Tag Archives: Christmas China

Beijing vs Shanghai: The Battle for Christmas Capital

 

With 2 years living in Nanjing, close to Shanghai, on my back and another 2 in Beijing, as well as frequent visits to the fashion and finance center of the South throughout my time up North, I’ve been enjoying comparing the festive spirit and Christmas decorations in both cities on multiple occasions.

Nowadays you will find Christmas music playing non-stop in many of China’s international coffeshop chains and even in most larger shopping centers. Pretty much mid-November the Christmas decorations were also starting to appear in any establishment that fancied itself worldly – and that goes not just for Beijing and Shanghai, but also second-tier cities like Nanjing.

That being said there is always the question of how “genuine”, “tasteful” or surreal the decorations and Christmas celebrations can turn out to be. From Christmas lamas, to Mrs Santa techno flashmobs, Christmas trees decorated with or made out of teddy bears and lots of neon-plastic deco, the festive spirit here can sometimes come across as a little gawdy or just not quite right.

Without much doubt, both Beijing and Shanghai are probably nationwide leaders in Christmas spirit and are getting better at it with every passing year. But is one better than the other? Had you asked me 2 years back I would have without a doubt said that the Western fashion and lifestyle loving Shanghai is the clear winner. With tasteful decorations to be found on the bund, it seemed at the time miles ahead of Beijing, where strange decorative items and festive events abounded.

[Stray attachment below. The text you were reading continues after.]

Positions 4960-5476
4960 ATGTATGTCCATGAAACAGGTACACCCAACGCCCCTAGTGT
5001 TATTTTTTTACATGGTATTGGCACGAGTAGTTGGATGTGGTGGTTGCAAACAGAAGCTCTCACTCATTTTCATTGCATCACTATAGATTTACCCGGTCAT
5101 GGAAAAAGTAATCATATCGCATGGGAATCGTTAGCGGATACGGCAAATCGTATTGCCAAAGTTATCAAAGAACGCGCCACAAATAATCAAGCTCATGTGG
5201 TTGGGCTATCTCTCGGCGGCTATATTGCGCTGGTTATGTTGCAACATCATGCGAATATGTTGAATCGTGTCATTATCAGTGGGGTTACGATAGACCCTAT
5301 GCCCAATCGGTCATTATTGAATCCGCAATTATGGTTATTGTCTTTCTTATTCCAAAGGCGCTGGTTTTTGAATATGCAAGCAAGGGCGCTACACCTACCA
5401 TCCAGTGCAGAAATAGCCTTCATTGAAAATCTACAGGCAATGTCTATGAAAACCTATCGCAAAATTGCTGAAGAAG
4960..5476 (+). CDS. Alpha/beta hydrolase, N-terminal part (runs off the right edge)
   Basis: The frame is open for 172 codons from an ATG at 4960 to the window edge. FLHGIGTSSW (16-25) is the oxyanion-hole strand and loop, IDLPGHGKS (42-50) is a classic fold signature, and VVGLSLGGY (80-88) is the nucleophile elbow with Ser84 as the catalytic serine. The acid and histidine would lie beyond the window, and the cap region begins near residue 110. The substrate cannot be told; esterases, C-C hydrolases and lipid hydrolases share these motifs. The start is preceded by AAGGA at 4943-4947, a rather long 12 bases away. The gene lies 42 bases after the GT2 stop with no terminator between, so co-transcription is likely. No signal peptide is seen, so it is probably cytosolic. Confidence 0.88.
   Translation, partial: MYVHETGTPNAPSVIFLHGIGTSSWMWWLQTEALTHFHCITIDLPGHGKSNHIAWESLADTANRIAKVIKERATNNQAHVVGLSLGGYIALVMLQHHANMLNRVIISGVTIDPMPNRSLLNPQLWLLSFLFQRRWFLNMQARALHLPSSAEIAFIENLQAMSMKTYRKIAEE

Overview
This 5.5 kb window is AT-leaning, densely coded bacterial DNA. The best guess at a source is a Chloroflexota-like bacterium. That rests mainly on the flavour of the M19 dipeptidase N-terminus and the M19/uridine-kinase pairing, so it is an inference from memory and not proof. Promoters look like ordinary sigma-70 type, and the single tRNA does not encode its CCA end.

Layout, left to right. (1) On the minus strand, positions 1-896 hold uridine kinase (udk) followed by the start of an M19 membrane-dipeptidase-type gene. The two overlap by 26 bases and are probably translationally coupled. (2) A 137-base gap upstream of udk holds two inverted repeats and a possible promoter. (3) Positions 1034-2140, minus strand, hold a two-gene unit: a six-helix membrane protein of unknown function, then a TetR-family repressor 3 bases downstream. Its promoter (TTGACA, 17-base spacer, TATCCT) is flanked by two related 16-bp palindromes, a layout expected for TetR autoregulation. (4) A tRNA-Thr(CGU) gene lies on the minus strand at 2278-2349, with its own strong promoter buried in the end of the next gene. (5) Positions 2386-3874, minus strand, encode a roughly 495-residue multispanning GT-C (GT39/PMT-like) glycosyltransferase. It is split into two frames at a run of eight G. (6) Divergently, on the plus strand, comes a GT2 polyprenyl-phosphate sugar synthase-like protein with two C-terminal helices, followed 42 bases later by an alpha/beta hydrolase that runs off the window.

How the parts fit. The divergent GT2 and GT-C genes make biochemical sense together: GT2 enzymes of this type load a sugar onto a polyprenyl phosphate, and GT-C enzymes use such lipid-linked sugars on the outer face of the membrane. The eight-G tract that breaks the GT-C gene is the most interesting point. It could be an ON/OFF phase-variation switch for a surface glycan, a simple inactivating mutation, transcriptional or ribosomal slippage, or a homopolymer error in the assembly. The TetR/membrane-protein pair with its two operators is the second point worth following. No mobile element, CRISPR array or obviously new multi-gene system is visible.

However, two years on and I am not so sure anymore. Beijing has heaps of amazing Christmas stuff going on. Christmas Bazaars, Markets and Fayres in the Hutongs, with Mulled Wine and Meat Pies. Christmas High Teas at luxury hotel chains. And more Christmas lunches and dinners than you can count. The overall quality of decorations also seems to have gotten much better, as decorations are becoming more sophisticated and tasteful and less screechy, if you know what I mean.

But Shanghai competition is tough! I just went back for a work trip and once I realised this was where I was going I got very giddy at the thought of hitting the Bund and soaking up some of the best Christmas decoration to be found on the Chinese mainland. My very personal absolute favourite is the Peace Hotel (former Cathay Hotel). Not only do they have what I believe to be the most stunning Christmas deco in all of China, I will always remember with the greatest fondness the amazing weekend I got to spend there as part of a media drive. Once in a lifetime kind of weekend! So of course, I had to pop in and see my beloved Peace Hotel Extravaganza and this almost decided the big battle between the two rivals.

However, just before writing this post this afternoon I walked past “The Place”, yet another shopping mall in Beijing and all of a sudden I ran straight into the arms of Santa! I realise he’s not the first Santa to appear in China, but he was the first I ever ran into as I don’t tend to spend my time in many international schools. He was adorable and very much in character, telling me all about his trip over from “Finland”. So, in light of the adorable Santa – who was a marketing stint by a Chinese car company as it turns out – I will have to hand the Christmas Crown to Beijing after all!

IMG_0787
Santa came all the way from Finland to Beijing’s “The Place”

PS: I don’t know if you’ve noticed, but Mobike have changed their locks’ ringtone to Jingle Bells! So much adorable Christmassy-ness – I LOVE IT!